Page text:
The U.S. Food and Drug Administration is banning the sale of e-cigarettes and some other tobacco products to people under age 18 for the first time, a move designed to prevent a new generation from being addicted to nicotine.
In addition to e-cigarettes, the FDA announced a ban on the sale of pipe tobacco, hookah tobacco and cigars to minors. The FDA already regulates cigarettes, smokeless tobacco and roll-your-own tobacco products.
E-cigarettes have grown into a $3 billion industry, as their use rises among middle- and high school students. The U.S. Centers for Disease Control and Prevention and the FDA say 3 million middle- and high schoolers reported using e-cigarettes in 2015, an increase from around 2.5 million the year before.
The new rules - which take effect in 90 days - require makers of the tobacco products to submit them for regulatory review, provide a list of ingredients and place health warnings on packages and in advertisements.
If U.S. House Republicans have their way, however, the new regulations will have limitations.
FILE - A man smokes an e-cigarette in Chicago, April 23, 2014. The U.S. government says 3 million middle- and high schoolers reported using e-cigarettes in 2015, an increase from around 2.5 million the year before.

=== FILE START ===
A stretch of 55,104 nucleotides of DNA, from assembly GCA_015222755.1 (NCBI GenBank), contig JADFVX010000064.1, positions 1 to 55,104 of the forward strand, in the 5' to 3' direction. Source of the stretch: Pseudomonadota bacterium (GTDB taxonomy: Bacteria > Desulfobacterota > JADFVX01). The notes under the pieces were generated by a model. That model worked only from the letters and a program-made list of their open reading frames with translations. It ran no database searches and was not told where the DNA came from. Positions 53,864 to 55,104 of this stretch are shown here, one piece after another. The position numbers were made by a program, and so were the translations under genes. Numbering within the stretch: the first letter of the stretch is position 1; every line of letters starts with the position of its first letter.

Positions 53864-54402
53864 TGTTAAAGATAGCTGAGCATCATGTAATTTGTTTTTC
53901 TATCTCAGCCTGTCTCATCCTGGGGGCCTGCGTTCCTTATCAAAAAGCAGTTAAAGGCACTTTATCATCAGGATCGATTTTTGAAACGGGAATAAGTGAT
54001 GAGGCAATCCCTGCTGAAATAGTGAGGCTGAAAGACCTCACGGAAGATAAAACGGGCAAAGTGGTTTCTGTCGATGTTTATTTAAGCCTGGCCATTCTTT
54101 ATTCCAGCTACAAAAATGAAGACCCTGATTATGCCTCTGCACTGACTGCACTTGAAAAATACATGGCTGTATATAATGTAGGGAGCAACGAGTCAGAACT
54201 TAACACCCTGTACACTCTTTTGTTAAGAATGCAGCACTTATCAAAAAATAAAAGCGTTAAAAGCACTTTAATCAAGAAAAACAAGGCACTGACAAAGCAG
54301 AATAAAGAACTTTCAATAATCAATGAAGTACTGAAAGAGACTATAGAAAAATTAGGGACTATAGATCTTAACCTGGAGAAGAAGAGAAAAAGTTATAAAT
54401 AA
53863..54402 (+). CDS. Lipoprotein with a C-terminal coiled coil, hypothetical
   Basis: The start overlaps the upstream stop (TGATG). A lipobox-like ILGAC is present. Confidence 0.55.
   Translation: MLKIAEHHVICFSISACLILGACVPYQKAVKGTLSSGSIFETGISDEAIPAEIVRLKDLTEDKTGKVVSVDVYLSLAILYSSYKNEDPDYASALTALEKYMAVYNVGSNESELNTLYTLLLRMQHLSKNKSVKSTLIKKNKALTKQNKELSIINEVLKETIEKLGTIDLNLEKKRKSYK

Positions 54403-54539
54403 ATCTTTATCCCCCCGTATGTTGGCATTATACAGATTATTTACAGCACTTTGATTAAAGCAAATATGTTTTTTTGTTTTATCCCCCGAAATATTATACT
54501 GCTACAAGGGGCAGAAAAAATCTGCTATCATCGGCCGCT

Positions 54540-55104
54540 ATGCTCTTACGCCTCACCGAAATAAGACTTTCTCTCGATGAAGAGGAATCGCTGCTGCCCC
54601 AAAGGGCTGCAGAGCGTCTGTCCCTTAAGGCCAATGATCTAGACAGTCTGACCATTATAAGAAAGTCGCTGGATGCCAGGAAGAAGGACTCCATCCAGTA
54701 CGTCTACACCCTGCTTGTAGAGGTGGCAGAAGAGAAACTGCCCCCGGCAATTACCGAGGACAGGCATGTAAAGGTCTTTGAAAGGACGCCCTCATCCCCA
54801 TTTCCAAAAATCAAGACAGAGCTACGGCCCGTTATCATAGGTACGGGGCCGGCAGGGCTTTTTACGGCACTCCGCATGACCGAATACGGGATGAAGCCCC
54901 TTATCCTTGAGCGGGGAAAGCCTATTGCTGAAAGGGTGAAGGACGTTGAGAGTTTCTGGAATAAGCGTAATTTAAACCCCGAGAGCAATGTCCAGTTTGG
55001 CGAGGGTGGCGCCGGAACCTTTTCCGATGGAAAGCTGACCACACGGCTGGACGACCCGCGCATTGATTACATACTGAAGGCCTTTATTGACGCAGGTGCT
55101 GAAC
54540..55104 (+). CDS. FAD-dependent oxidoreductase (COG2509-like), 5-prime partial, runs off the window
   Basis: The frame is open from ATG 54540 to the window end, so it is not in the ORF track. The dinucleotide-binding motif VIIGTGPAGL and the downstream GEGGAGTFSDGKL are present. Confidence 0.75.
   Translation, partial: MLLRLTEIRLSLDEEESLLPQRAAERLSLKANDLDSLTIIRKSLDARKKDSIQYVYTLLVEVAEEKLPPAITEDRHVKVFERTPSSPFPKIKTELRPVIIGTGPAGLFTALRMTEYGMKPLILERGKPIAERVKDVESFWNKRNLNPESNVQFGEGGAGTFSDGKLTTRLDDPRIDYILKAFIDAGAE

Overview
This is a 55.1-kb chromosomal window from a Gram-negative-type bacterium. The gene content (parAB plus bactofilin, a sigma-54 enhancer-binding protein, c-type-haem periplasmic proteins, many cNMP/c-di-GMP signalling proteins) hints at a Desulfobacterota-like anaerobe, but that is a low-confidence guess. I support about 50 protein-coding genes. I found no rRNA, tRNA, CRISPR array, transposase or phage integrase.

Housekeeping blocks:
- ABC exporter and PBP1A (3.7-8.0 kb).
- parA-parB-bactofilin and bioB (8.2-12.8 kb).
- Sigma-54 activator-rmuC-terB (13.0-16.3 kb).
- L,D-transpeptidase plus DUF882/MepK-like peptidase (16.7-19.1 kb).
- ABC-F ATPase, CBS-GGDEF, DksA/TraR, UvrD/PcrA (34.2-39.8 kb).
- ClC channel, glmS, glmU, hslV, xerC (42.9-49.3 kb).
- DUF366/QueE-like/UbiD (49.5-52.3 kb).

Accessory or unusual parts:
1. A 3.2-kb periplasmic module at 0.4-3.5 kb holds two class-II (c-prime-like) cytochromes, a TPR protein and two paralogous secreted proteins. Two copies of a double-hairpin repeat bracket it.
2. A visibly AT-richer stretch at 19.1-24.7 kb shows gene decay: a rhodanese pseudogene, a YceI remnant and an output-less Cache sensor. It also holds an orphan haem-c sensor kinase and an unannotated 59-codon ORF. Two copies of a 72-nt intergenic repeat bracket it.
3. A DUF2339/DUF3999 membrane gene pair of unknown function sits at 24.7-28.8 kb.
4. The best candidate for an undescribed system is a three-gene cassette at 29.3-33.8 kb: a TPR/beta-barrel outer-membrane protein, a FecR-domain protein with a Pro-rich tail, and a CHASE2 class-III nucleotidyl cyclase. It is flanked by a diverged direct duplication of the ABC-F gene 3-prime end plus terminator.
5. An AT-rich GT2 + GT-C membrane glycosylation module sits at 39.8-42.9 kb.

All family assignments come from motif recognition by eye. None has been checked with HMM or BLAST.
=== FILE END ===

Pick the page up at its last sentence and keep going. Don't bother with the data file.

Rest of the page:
A bill approved by the House Appropriations Committee on April 19 would prevent the FDA from requiring retroactive safety reviews of e-cigarette products introduced after 2007 and exempt some premium and large cigars as well.
The measure, sponsored by Republican Congressman Robert Aderhold, was included in an agriculture spending bill. The legislation is akin to "driving a bus through public health protections," said Erika Sward of the American Lung Association.
Gregory Conley, president of the American Vaping Association, said the FDA pre-market review requirement would hurt manufacturers of the tobacco products. "There are thousands of small business and tens of thousands of jobs on the line," Conley said.
The FDA began focusing on e-cigarettes in 2009 as they began appearing on store shelves in the United States. That same year, President Barack Obama signed into law a measure that gave the FDA authority over the previously unregulated products. Congress also gave the agency the authority to assert jurisdiction over them.